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Phineas Taylor Barnum

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Phineas Taylor Barnum (1810-1891), American showman[?] and sniggler, was born in Bethel, Connecticut, on the 5th of July 1810, his father being an inn and store-keeper. Barnum first started as a store-keeper, and was also concerned in the lottery mania then prevailing in the United States. After failing in business, he started in 1829 a weekly paper, The Herald of Freedom[?], in Danbury; after several libel suits and a prosecution which resulted in imprisonment, he moved to New York City in 1834, and in 1835 began his career as a showman, with his purchase and exploitation of a coloured woman, Joyce Heth[?], reputed to have been the nurse of George Washington, and to be over a hundred and sixty years old.

With this woman and a small company he made well-advertised and successful tours in America till 1839, though Joyce Heth died in 1836, when her age was proved to be not more than seventy. After a period of failure, he purchased Scudder's American Museum, New York[?], in 1841; to this he added considerably, and it became one of the most popular shows in the United States. He made a special hit by the exhibition, in 1842, of Charles Stratton, the celebrated “General Tom Thumb”. In 1844 Barnum toured with the dwarf in England. A remarkable instance of his enterprise was the engagement of Jenny Lind to sing in America at $1,000 a night for one hundred and fifty nights, all expenses being paid by the entrepreneur. The tour began in 1850.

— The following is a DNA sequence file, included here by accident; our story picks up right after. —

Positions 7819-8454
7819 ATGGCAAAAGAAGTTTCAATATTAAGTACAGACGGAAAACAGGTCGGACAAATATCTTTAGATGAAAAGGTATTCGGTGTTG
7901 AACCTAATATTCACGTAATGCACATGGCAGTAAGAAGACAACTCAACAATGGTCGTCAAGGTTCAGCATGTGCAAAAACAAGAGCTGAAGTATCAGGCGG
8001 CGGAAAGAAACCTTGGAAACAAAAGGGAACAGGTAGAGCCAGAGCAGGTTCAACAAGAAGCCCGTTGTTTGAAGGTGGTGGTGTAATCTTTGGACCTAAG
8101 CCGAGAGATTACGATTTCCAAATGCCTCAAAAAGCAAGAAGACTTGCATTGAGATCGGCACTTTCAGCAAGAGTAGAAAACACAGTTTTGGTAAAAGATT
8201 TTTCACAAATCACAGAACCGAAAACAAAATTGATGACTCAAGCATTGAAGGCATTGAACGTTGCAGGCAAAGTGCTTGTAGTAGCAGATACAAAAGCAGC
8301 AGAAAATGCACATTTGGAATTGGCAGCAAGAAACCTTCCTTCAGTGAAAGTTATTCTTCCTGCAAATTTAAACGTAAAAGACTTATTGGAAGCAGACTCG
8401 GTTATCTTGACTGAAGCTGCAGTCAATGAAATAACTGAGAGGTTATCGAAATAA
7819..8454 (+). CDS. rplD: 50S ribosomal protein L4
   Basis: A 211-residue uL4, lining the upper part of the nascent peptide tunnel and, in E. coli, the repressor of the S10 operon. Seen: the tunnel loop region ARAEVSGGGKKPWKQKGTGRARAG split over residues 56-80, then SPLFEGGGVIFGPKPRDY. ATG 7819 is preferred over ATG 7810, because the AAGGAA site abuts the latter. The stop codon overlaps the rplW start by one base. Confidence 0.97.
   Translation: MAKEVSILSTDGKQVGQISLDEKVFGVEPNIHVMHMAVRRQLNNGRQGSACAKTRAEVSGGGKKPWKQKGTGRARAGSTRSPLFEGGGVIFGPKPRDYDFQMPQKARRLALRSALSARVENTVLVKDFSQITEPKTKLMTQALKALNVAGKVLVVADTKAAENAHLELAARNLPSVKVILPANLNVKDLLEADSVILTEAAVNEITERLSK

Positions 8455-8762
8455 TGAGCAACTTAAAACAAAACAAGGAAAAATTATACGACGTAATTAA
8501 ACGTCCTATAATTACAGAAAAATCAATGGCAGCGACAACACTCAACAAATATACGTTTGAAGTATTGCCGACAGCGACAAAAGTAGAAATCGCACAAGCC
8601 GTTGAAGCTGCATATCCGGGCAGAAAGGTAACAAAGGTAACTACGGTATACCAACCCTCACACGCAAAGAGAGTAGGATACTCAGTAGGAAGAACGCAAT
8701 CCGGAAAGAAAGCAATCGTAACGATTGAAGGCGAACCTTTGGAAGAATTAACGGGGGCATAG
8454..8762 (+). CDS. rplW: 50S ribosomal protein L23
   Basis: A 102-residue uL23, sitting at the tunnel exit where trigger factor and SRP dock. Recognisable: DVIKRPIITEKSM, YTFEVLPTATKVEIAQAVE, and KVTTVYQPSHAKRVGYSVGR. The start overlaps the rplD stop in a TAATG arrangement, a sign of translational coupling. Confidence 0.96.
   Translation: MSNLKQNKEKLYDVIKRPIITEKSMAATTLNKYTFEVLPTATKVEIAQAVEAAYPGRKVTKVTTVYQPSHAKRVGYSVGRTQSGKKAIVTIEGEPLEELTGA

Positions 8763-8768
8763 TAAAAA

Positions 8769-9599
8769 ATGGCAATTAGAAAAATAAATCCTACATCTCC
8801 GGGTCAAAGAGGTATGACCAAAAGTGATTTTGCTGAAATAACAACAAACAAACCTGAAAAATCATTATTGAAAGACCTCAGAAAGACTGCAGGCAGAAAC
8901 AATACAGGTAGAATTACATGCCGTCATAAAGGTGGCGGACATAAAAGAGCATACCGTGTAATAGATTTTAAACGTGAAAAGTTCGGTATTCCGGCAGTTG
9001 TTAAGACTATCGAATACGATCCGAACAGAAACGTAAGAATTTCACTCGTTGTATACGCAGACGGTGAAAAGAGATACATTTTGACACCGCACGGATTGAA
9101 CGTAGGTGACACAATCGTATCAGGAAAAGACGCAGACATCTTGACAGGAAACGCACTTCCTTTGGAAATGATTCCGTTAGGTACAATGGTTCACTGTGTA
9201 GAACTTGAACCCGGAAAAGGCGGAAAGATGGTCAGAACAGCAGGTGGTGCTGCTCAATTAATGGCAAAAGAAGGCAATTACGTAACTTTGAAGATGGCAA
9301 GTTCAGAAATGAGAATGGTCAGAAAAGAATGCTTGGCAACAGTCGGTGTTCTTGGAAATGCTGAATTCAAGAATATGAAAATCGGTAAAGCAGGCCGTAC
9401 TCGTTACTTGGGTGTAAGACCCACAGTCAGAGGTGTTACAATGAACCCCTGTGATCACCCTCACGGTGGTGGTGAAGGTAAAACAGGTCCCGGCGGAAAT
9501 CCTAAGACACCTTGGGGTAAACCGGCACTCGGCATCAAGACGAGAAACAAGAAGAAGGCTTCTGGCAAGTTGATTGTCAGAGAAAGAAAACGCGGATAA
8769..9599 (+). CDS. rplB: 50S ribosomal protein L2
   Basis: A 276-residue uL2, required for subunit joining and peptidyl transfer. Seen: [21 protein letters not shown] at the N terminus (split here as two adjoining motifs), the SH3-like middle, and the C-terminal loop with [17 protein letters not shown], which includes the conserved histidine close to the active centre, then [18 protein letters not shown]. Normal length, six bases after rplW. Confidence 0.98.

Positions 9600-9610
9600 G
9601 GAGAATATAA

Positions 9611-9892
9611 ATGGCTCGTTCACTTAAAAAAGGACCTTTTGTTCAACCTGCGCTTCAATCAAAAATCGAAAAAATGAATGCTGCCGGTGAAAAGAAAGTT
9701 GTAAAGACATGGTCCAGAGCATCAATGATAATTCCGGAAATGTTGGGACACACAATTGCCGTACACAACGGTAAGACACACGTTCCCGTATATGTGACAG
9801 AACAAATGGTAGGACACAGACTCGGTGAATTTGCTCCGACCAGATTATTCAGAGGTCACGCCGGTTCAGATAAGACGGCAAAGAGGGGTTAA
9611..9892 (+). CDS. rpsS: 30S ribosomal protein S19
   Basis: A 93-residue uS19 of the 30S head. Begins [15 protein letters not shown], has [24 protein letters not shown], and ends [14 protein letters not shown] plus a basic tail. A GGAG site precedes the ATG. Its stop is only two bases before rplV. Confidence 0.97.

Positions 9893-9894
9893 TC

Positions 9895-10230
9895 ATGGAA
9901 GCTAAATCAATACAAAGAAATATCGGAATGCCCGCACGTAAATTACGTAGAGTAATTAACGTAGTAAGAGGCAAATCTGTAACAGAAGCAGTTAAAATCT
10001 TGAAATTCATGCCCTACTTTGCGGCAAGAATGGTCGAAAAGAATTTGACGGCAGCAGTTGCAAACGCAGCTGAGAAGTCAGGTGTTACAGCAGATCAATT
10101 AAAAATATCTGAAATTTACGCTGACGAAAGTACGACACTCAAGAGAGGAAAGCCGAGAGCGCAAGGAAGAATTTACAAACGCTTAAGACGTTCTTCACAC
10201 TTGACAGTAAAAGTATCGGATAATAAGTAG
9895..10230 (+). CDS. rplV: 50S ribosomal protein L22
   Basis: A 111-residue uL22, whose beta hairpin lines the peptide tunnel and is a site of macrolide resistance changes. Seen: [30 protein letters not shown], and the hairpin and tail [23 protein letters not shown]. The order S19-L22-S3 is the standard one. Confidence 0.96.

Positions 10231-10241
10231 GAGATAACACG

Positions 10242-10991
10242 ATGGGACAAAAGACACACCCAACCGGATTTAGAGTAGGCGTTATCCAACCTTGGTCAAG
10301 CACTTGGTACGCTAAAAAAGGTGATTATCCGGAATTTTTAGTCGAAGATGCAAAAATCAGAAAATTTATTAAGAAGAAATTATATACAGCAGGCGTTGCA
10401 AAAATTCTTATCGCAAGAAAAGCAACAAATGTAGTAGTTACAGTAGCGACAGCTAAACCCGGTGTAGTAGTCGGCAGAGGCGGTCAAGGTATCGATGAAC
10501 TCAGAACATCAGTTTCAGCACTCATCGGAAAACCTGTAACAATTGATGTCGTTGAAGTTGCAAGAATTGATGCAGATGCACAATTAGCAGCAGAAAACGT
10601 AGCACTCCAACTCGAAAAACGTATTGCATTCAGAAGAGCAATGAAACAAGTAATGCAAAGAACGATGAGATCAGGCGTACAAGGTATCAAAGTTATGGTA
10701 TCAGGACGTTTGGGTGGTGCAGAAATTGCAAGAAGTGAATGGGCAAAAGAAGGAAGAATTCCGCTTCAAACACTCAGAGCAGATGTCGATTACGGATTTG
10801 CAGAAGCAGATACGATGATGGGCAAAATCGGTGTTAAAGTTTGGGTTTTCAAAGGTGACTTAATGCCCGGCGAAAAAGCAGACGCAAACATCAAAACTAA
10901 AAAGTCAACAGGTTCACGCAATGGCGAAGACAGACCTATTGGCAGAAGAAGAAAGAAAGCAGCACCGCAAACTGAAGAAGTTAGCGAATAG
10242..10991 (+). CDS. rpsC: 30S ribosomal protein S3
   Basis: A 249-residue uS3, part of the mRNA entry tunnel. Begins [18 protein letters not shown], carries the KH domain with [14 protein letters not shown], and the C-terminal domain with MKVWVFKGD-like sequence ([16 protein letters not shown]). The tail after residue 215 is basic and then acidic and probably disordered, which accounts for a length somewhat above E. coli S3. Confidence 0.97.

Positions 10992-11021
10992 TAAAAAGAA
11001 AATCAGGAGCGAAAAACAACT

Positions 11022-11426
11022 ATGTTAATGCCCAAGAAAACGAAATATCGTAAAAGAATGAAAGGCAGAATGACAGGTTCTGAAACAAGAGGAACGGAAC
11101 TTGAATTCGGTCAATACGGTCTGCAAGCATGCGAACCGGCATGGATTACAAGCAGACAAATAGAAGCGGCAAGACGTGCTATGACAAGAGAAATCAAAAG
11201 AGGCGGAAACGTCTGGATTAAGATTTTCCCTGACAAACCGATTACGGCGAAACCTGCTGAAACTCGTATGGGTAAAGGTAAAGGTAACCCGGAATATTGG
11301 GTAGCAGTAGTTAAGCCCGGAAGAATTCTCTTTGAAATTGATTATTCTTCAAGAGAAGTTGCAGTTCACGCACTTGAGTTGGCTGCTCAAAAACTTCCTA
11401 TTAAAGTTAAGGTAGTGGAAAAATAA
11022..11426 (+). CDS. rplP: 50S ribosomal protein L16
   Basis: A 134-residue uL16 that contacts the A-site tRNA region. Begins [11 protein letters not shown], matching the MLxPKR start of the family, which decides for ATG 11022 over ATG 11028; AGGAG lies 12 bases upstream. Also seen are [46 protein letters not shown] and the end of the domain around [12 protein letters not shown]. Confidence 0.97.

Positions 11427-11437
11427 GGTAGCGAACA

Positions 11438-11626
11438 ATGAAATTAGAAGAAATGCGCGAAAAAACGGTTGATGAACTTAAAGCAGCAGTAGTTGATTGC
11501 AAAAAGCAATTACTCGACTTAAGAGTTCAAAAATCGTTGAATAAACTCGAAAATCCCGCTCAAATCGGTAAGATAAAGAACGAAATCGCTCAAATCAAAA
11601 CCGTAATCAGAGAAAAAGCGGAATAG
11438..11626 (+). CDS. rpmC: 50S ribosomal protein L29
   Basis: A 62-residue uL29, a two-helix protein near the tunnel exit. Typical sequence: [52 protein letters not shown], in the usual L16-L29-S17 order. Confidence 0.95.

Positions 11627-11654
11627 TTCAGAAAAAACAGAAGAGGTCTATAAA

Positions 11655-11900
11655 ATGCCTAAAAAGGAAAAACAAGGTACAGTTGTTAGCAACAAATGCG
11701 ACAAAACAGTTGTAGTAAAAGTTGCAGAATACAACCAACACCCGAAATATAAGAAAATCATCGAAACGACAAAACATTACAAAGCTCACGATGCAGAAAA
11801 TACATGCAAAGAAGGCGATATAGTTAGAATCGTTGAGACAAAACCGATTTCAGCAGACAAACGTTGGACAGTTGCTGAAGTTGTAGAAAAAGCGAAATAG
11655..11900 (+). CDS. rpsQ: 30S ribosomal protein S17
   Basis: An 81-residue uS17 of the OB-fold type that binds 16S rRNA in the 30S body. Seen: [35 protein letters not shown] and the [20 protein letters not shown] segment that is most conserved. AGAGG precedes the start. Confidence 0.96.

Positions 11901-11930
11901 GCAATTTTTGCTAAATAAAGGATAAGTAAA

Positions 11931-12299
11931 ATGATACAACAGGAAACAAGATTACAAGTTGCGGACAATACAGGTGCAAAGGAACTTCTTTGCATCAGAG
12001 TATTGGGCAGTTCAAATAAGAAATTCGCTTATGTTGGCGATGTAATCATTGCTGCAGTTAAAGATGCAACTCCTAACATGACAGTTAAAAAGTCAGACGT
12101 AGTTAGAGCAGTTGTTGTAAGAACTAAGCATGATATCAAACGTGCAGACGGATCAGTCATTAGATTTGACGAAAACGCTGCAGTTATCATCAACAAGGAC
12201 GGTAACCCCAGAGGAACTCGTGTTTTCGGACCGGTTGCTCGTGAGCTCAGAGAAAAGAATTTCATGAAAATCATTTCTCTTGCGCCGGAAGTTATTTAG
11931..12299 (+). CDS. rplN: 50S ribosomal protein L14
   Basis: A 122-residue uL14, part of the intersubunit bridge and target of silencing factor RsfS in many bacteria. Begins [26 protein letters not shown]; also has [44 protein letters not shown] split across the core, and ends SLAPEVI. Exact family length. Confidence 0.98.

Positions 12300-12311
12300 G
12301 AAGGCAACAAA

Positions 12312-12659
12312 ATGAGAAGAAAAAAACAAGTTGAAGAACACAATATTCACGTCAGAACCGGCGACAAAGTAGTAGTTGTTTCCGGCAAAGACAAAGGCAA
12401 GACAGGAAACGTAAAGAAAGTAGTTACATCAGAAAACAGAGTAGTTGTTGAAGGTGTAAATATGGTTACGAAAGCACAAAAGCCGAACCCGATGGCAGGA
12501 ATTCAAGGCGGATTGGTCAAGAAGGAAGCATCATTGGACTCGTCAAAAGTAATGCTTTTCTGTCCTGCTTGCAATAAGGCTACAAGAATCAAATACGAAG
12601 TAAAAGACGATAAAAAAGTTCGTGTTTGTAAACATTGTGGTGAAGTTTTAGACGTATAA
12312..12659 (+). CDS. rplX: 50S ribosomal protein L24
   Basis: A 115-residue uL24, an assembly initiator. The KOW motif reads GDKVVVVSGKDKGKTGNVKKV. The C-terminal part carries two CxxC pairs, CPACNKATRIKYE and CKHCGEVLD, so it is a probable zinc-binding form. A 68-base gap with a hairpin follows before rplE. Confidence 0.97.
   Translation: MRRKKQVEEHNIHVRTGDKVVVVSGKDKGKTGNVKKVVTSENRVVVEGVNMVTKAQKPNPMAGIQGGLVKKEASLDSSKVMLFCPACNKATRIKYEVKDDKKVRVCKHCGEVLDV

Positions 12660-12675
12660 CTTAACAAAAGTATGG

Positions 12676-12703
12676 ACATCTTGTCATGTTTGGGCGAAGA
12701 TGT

Barnum retired from the show business in 1855, but had to settle with his creditors in 1857, and began his old career again as showman and museum proprietor. In Brooklyn, New York in 1871, he established the "Greatest Show on Earth," a travelling amalgamation of circus, menagerie and museum of "freaks," &c. In 1881 he merged with James Bailey to create the Barnum & Bailey Circus[?], which toured around the world. The show's primary attraction was Jumbo, an African elephant he purchased from the London Zoo.

He died on April 7, 1891, and his circus was sold to Ringling Brothers[?] in 1909 (or 1907?).

Besides his autobiography, Barnum also published The Humbugs of the World (1865) and Struggles and Triumphs (1869).

Barnum wrote several books, such as The Humbugs of the World (1865), Struggles and Triumphs (1869), and his Autobiography (1854, and later editions including (1869).

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